New COVID variant KP.2 detected in West Bengal

In recent weeks, 36 samples have tested positive for the newest Covid variant, KP.2, in genomic sequencing performed across India, with a significant focus on West Bengal.

| Updated: 20 May, 2024 2:22 pm IST

NEW DELHI: In recent weeks, 36 samples have tested positive for the newest Covid variant, KP.2, in genomic sequencing performed across India, with a significant focus on West Bengal. An offshoot of Omicron, this variant is contributing to a rise in cases in several states.

Health officials report that KP.2 is replacing the JN.1 variant, which is currently appearing in about 50% of samples being sequenced. Although there has been a slight increase in COVID cases, officials emphasize that there is no cause for alarm as the strain is causing only mild symptoms.

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Out of the 286 samples tested positive for KP.2 nationwide, Maharashtra accounts for the largest share. Most of the samples sequenced at the National Institute of Biomedical Genomics in Kalyani were from Kolkata. A state health official noted that KP.2, a descendant of the Omicron variant JN.1, has been circulating in Bengal for over four months and is gradually replacing its predecessor.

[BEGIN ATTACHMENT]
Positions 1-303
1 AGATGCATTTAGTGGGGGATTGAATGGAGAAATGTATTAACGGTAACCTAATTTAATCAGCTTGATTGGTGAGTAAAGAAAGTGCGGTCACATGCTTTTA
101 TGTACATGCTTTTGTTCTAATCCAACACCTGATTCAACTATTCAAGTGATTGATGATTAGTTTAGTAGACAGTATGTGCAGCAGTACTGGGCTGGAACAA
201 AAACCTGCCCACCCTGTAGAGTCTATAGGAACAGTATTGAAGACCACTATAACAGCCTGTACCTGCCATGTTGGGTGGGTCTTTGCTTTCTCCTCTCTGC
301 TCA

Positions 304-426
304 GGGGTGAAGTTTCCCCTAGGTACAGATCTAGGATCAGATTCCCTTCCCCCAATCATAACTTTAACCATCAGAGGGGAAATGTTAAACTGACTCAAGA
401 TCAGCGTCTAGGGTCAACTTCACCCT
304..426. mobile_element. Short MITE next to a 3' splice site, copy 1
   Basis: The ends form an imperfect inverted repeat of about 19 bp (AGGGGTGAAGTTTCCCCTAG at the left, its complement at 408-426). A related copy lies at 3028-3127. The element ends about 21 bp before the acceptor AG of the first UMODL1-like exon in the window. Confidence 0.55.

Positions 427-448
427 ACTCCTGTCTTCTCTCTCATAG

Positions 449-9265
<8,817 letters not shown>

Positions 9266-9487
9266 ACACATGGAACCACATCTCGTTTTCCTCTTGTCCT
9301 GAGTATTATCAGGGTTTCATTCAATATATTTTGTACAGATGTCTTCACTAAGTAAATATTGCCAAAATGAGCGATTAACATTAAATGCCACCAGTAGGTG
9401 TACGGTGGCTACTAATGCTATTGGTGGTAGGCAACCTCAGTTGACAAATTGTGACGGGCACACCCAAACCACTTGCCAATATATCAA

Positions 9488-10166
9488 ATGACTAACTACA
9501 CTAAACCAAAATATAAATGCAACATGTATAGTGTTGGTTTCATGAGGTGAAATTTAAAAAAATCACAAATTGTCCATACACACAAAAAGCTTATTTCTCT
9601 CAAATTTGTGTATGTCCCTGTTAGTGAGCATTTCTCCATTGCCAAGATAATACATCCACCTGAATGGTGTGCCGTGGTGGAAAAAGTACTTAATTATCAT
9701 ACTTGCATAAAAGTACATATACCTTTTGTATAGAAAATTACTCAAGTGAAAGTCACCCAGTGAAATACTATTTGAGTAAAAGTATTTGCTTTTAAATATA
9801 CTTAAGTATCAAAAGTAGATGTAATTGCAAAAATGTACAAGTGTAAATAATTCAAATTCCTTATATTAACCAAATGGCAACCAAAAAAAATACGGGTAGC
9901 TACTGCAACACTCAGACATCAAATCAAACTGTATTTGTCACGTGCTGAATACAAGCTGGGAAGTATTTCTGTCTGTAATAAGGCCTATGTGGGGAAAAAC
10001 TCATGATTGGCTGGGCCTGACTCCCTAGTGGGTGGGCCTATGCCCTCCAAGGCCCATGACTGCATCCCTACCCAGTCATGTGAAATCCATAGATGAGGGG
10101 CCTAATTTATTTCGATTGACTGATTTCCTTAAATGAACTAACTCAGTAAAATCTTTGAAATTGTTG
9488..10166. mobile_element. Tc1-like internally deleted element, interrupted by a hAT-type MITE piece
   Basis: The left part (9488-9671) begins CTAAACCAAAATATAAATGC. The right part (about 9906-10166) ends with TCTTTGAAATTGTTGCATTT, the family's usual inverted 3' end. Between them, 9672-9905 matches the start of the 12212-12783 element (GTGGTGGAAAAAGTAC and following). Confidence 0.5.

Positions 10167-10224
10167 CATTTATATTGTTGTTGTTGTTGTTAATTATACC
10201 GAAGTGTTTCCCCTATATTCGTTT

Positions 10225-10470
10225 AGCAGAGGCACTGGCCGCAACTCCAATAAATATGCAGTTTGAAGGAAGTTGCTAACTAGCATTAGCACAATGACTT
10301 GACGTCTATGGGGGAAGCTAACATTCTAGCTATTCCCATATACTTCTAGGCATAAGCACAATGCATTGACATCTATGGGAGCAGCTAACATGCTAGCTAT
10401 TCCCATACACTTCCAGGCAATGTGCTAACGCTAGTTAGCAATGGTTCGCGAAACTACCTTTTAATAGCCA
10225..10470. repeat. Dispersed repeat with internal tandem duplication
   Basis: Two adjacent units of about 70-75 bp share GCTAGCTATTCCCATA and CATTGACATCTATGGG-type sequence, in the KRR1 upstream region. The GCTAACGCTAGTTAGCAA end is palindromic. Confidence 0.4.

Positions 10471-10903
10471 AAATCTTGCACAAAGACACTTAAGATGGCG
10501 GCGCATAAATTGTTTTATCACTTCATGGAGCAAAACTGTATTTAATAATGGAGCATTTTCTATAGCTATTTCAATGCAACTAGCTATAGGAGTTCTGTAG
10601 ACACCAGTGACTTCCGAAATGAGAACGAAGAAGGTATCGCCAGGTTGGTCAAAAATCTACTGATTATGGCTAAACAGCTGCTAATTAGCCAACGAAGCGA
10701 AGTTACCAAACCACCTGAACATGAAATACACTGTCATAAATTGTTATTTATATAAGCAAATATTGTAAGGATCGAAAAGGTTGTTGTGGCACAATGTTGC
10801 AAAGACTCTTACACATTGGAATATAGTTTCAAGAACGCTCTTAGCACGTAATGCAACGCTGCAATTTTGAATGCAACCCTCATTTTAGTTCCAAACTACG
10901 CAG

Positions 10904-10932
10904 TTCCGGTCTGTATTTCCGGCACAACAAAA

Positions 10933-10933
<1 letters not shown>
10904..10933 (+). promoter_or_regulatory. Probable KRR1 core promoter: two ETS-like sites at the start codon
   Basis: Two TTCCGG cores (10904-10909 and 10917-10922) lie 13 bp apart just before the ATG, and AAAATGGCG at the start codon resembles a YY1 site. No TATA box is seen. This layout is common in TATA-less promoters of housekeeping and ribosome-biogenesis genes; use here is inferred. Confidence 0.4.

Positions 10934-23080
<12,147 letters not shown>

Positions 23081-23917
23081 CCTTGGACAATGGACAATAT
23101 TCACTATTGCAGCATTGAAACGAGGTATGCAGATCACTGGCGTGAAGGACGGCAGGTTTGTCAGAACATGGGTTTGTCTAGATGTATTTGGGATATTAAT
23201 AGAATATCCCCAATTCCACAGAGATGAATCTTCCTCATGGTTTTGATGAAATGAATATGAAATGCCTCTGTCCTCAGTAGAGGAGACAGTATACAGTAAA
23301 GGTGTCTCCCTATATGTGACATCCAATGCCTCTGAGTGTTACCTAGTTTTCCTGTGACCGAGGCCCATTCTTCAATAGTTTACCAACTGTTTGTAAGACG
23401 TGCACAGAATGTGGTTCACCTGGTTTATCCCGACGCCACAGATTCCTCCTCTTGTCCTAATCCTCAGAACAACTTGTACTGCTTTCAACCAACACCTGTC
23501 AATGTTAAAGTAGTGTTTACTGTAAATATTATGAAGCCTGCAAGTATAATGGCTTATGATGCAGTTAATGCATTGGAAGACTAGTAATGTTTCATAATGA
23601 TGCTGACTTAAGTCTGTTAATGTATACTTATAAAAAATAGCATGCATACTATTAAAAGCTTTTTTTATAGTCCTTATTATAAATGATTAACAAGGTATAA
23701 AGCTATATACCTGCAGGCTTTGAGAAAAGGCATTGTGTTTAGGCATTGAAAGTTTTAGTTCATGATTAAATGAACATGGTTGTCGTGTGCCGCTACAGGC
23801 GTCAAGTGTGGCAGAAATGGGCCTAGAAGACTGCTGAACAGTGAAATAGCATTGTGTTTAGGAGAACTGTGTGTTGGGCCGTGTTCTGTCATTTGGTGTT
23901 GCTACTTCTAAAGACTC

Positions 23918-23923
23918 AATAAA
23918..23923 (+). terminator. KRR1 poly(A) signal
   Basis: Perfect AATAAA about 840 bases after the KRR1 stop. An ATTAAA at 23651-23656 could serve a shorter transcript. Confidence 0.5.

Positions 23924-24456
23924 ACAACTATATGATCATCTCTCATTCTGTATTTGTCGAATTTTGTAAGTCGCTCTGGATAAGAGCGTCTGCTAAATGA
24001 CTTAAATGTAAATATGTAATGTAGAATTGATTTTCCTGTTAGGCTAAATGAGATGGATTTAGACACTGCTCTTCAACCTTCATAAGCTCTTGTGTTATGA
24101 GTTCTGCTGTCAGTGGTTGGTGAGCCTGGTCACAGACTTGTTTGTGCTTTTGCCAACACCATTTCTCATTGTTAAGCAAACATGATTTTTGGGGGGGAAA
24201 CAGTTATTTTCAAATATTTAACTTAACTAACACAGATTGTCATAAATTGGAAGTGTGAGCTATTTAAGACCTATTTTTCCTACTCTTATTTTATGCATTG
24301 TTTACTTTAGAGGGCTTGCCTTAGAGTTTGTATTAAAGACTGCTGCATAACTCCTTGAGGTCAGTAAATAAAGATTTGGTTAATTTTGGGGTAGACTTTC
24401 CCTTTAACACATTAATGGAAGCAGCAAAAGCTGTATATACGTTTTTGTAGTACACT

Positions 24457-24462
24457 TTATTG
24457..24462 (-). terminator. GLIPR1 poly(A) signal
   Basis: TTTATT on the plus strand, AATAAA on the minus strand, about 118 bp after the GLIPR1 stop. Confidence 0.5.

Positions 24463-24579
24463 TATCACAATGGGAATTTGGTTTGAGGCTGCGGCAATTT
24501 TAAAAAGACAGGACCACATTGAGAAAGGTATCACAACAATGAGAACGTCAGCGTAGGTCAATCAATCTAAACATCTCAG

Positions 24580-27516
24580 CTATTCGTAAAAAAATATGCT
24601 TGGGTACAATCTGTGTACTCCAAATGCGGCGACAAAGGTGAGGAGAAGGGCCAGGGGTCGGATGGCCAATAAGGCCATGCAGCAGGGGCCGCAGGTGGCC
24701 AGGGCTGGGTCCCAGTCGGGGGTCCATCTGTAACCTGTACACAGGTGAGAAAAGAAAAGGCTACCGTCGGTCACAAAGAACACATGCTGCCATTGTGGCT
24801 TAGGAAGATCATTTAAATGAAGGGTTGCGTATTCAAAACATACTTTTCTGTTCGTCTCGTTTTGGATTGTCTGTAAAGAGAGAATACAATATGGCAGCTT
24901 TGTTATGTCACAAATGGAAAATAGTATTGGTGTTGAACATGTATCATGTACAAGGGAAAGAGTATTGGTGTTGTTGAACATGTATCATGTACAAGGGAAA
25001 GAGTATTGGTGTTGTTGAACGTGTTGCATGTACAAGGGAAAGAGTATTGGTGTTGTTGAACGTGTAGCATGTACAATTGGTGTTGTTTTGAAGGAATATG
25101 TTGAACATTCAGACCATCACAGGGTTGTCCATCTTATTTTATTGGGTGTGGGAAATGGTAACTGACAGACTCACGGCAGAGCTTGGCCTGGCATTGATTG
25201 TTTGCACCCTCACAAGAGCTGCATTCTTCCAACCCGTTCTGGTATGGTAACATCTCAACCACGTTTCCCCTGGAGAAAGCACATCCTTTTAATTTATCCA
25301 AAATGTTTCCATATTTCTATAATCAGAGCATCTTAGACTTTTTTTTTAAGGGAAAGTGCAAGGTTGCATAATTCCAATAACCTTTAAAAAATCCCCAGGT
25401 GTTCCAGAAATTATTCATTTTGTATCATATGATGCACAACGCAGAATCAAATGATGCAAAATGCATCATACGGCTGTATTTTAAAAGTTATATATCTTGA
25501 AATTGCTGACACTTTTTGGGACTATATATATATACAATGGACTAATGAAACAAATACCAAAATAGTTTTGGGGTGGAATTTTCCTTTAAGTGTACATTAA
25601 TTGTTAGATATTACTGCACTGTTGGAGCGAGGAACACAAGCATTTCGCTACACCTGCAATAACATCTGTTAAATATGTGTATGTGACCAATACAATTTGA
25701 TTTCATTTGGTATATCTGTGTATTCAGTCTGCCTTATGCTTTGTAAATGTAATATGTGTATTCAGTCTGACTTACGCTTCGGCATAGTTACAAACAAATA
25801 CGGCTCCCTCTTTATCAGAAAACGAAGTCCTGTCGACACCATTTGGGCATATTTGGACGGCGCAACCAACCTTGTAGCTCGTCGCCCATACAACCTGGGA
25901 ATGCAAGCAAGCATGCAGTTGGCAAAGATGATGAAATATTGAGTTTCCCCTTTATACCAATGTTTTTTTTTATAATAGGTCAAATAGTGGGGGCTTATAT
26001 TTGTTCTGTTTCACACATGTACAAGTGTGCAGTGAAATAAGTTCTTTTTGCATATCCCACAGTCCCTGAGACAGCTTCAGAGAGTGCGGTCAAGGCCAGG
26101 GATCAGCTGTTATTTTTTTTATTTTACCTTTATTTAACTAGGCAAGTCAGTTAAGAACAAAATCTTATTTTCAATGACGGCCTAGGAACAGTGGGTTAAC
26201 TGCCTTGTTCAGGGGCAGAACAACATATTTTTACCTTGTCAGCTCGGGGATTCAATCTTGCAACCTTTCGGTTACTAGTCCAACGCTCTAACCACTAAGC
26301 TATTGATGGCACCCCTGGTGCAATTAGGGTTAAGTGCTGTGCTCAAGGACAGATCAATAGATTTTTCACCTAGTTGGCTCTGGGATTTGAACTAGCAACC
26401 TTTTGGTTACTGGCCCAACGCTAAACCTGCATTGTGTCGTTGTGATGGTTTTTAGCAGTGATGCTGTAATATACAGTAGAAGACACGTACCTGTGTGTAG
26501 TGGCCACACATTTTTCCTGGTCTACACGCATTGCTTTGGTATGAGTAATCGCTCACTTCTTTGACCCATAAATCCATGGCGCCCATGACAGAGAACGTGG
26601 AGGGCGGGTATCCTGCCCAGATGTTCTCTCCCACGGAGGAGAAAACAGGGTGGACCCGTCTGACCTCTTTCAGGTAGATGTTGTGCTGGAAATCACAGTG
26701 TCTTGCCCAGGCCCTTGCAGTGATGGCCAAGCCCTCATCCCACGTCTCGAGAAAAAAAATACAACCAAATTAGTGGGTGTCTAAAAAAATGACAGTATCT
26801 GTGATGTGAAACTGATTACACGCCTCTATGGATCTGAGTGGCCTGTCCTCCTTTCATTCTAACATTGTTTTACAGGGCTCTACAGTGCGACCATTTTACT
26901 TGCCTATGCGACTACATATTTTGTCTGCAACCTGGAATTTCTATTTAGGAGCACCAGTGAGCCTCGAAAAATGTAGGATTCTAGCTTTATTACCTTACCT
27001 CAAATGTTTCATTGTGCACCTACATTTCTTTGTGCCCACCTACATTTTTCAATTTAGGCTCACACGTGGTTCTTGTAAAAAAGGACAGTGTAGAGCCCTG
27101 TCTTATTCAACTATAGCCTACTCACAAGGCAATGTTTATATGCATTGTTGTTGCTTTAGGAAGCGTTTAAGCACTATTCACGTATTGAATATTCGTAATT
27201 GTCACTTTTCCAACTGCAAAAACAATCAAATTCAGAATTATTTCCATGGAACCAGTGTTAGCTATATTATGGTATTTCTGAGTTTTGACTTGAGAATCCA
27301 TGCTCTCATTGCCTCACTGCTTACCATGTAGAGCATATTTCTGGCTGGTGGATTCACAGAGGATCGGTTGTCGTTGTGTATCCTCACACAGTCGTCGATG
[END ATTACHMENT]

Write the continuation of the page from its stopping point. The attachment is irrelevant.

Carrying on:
Microbiologist Bhaskar Narayan Chaudhuri of Peerless Hospital explained that KP.2 is part of the FLIRT group of SARS-CoV-2 variants, which includes KP. JN.1.7 and others with similar mutations through a process known as convergent evolution. Chaudhuri highlighted that while KP.2 can evade immunity from previous infections or vaccinations, it results in only mild symptoms, making COVID a less severe respiratory infection compared to influenza and adenovirus infections.

Doctors maintain that there is no immediate cause for concern. Despite KP.2’s high transmission rate and potential to cause another surge like the one experienced in December 2023 and January 2024, state officials state that the current number of active cases remains low, with only about 30 active cases in the state and no COVID-positive inpatients in most city hospitals.

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Infectious diseases specialist Yogiraj Ray from IPGMER stated that the emergence of new RNA virus strains is normal and there is no reason to panic unless there is an increase in severe infections and hypoxic patients, which has not been observed.

Health experts predict more KP.2 infections due to the ongoing election season, but note that the mildness of symptoms means few people are getting tested. Immunologist Dipyaman Ganguly from the CSIR-Indian Institute of Chemical Biology in Kolkata assured that KP.2 has not shown widespread or severe disease in detected cases, and there is no imminent alarm.

Overall, while KP.2 is spreading, health officials and experts are confident that it poses no significant threat, urging the public to remain calm and continue monitoring the situation.

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